Ulric B. and Evelyn L. Bray Social Sciences Seminar
Abstract: We study theoretically and experimentally assignment markets, i.e. two-sided markets where indivisible heterogeneous items with unit demand and unit supply are traded for money, as exemplified by housing markets. We define an associated strategic market game, and show that every Nash equilibrium outcome of this game is a competitive equilibrium allocation with respect to an economy consisting exclusively of the goods that were traded. That is, inefficiency may arise from miscoordination because some goods are not traded. Experimental results show players behaving close to Nash equilibrium predictions for auction-like market designs and close to generalized bargaining for the market design that incorporates decentralized communication. Communication improves efficiency, but introduces with some probability outcomes inconsistent with Nash equilibria.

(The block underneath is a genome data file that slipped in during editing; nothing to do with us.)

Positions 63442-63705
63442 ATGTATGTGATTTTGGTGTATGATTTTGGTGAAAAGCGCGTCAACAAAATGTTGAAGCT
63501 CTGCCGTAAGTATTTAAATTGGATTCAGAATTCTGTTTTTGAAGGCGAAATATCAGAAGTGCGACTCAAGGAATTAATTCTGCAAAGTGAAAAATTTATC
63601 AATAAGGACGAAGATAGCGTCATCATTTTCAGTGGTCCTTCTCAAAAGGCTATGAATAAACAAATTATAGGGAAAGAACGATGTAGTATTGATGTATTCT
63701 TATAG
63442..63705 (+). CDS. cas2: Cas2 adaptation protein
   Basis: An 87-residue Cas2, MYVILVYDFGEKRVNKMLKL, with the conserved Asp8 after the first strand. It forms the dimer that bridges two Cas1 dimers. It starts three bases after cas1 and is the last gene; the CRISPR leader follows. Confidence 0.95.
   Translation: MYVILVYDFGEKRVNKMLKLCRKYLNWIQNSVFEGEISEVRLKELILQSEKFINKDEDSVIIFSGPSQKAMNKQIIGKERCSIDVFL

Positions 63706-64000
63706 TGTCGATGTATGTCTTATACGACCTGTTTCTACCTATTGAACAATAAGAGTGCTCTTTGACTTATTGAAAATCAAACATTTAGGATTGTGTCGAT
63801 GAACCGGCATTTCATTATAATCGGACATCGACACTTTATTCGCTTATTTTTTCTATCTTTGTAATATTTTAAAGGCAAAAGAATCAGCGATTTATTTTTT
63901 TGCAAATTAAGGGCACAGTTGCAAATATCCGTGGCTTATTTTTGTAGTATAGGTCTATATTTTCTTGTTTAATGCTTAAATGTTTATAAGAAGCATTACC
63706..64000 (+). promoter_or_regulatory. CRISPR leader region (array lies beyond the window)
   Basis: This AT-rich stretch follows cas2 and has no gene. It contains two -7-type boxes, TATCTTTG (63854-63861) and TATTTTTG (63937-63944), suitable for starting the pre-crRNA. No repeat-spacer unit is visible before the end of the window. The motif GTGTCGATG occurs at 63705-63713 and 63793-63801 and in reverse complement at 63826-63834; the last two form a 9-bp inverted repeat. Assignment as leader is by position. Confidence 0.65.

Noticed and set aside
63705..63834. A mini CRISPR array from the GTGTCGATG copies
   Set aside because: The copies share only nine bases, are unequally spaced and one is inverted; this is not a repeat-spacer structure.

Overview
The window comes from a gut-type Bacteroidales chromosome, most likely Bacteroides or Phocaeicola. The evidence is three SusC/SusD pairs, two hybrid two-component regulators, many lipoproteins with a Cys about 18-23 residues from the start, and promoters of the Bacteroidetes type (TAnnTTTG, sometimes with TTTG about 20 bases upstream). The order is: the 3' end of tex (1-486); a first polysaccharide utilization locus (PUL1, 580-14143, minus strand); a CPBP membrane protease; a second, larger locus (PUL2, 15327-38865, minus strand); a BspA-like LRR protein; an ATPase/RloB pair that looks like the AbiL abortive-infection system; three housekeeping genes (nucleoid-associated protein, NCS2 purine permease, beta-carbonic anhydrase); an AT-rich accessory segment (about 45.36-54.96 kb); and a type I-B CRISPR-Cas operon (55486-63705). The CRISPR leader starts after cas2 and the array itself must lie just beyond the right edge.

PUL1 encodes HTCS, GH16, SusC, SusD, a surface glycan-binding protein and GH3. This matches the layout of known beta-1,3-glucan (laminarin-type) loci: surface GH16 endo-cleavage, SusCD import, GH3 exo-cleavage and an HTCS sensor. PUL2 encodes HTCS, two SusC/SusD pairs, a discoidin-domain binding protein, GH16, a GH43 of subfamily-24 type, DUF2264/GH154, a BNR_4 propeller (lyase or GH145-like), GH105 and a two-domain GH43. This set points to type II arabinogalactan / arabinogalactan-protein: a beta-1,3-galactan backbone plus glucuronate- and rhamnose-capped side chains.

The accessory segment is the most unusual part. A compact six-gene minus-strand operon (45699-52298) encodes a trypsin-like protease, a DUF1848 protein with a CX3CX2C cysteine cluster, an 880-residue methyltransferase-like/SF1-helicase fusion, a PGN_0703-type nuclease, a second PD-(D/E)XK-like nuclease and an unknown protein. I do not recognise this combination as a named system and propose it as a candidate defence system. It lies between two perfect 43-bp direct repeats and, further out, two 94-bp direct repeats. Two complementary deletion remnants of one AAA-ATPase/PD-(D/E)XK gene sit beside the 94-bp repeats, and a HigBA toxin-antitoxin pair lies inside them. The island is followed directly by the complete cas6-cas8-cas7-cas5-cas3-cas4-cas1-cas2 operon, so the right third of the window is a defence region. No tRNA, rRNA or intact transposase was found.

This study was written with Arthur Dolgopolov, Daniel Houser, and Thomas Stratmann. For the online seminar Professor Martinelli will be joined by guests Marina Nuñez and Matt Elliott.